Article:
Music at the Federation
At the Federation, NORCA & Sistema in Norwich provide Music lessons and opportunities for all children to create, play, perform and enjoy music, to develop skills and appreciate a wide variety of musical forms. We embrace the National Curriculum (Ofsted, 2014) purpose of study which states:
“Music is a universal language that embodies one of the highest forms of creativity. A high quality music education should engage and inspire pupils to develop a love of music and their talent as musicians, and so increase their self-confidence, creativity and sense of achievement. As pupil’s progress, they should develop a critical engagement with music, allowing them to compose, improvise and to listen with discrimination to the best in the musical canon.” National Curriculum 2014.
The objectives of teaching music at NORCA & Sistema in Norwich are to:
- Encourage our children’s understanding and enjoyment of music through an active involvement in listening, composing, improvising and performing;
- Provide the opportunity for children to develop their individual skills, sharing experience and cooperating with others;
- Help children to develop an awareness of musical traditions from a variety of cultures.
At NORCA & Sistema in Norwich we address the curriculum through a rich and progressive spiral of musical activity (ISM, Daubney, Fautney, 2019) that teaches musical skill, whilst developing other transferable skills recognised to benefit from musical engagement (S. Hallam 2015). Further, NORCA & Sistema in Norwich keeps the social, moral, spiritual and cultural development that is intrinsically involved in the musical process, at the core of our teaching (ISM, Daubney, Fautney, 2019).
APPROACHES AND CURRICULUM
The spiral progression of musical ability
Although it is important to recognise the strands of musical learning that can be developed in young students it is equally important to understand the holistic nature of musical learning (ISM, Daubney, Fautney, 2019). When children learn to play a musical instrument they inevitably develop improved listening skills; when they begin to improvise with an instrument they will begin to learn how to compose. The strands of musical ability are intertwined, and by experiencing rich and varied musical activities, the strands progress together, and can be assessed together.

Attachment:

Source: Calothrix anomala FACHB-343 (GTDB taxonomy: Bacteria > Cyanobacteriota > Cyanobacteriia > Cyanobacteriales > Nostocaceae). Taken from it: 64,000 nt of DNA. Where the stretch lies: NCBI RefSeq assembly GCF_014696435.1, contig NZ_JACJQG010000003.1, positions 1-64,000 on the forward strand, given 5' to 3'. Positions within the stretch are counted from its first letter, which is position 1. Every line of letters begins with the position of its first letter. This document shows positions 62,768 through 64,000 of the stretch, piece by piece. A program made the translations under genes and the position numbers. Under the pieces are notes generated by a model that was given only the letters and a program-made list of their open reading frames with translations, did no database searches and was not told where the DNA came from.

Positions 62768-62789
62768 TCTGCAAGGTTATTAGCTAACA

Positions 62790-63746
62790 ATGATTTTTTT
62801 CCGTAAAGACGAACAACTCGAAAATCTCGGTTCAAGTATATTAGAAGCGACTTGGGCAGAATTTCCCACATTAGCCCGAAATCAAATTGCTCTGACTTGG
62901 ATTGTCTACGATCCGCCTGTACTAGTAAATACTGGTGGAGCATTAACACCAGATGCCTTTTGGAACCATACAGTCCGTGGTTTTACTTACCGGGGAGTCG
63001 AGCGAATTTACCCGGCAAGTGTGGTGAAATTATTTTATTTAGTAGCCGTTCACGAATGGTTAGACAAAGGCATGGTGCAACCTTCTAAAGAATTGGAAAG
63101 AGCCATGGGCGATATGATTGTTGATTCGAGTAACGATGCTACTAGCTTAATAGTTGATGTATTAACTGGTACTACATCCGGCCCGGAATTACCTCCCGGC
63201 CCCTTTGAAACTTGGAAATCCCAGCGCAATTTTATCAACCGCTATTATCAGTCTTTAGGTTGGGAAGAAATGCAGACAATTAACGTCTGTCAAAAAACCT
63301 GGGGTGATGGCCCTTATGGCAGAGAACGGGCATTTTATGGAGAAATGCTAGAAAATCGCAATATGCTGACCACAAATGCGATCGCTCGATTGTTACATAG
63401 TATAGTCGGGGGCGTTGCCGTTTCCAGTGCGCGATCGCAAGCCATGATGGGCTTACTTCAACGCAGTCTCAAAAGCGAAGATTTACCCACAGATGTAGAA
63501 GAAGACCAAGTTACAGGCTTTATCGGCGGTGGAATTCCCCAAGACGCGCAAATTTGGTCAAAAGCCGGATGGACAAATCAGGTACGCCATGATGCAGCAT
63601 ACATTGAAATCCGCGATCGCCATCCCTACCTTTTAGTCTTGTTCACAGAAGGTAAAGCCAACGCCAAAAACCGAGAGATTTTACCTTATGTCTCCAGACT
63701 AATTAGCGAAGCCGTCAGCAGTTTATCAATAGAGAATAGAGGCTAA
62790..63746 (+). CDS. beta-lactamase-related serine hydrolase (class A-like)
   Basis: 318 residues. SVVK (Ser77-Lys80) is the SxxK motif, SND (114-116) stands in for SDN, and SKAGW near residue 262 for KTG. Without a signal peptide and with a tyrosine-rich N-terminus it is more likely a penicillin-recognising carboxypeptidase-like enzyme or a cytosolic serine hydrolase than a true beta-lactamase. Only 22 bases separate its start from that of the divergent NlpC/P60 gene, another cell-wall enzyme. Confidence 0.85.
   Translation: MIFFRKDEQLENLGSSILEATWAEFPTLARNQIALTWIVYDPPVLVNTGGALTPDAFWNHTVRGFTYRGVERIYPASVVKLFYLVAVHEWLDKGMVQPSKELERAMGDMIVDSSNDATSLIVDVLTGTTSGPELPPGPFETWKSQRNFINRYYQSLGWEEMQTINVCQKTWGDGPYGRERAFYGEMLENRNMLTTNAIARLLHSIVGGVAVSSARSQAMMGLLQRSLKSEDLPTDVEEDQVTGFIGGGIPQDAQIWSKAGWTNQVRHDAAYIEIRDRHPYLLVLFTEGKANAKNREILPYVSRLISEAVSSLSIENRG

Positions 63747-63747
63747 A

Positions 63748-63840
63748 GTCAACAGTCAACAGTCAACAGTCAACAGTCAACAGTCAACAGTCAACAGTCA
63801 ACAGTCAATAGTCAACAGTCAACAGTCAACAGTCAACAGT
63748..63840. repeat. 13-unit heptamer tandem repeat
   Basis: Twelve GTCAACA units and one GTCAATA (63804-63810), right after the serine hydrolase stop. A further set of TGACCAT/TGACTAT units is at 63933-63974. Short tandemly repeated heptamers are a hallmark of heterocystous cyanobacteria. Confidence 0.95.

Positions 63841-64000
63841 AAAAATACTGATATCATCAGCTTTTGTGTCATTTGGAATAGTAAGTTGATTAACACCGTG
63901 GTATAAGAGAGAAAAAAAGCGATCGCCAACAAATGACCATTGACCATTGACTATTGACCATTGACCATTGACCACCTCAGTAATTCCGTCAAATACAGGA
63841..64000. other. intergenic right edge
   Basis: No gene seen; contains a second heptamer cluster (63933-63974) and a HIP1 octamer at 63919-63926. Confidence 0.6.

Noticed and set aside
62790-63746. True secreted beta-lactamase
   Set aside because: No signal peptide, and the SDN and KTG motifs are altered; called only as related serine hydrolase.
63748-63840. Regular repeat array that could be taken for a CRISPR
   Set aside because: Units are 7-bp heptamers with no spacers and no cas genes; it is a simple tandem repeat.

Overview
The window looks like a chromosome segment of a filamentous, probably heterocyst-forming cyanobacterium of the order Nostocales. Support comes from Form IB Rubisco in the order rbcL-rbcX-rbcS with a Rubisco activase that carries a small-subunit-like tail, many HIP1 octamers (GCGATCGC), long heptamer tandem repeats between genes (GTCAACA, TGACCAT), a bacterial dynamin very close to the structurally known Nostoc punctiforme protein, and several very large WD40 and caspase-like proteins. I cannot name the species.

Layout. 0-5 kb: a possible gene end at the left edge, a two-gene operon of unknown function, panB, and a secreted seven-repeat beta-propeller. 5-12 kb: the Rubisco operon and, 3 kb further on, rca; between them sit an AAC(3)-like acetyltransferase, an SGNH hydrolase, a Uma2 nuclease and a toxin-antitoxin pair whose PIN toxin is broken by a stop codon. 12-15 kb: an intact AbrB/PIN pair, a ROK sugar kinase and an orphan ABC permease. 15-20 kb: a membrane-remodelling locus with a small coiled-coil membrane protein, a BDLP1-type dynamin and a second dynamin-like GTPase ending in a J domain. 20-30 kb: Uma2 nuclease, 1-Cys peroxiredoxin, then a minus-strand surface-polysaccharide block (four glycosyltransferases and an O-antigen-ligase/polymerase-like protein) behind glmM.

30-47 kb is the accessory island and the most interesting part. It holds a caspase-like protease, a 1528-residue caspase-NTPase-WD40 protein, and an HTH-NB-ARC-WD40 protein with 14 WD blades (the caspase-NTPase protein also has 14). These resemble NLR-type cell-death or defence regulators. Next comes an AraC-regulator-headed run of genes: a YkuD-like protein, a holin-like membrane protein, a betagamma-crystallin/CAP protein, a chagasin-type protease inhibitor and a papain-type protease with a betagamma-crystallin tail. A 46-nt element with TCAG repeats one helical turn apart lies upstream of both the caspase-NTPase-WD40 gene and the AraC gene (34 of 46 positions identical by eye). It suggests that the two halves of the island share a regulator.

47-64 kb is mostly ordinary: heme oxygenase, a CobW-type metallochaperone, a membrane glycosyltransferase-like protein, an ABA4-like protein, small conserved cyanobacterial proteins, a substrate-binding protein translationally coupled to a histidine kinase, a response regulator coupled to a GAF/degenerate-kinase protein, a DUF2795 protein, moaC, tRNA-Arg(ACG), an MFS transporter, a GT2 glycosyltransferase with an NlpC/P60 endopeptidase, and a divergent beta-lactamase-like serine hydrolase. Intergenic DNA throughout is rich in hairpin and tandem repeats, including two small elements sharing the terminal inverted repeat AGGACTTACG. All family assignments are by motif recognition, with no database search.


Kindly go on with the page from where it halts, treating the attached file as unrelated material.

NORCA & Sistema in Norwich students develop musical skill through the use of the Kodaly method (Beng Huat See, Lindsay Ibbotson, 2018), which is evidenced to positively affect attainment, language and mathematics by developing links between aural, visual and vocal stimuli, while being an internationally recognised musical pedagogy applied to education in both whole class ensemble teaching (WCET) and instrumental learning. Singing is part of every day life and promotes, but is not limited to, social, moral, spiritual and cultural development. Singing is progressive and is respected as the high order musical skill it is, while also being a proven technique for developing language, supporting language for students with English as an additional language (EAL), and improving concentration skills (Idrees, 2019).
In addition, music provides the perfect opportunity to discuss historical and cultural subjects while allowing students to express opinion and appreciate the opinions of others (S Hallam, 2015). Classroom music lessons also employ a digital approach to learning that embraces modern technologies which are current and relevant to young musicians while providing the opportunity to develop transferrable computing and programming skills (Henley, 2011).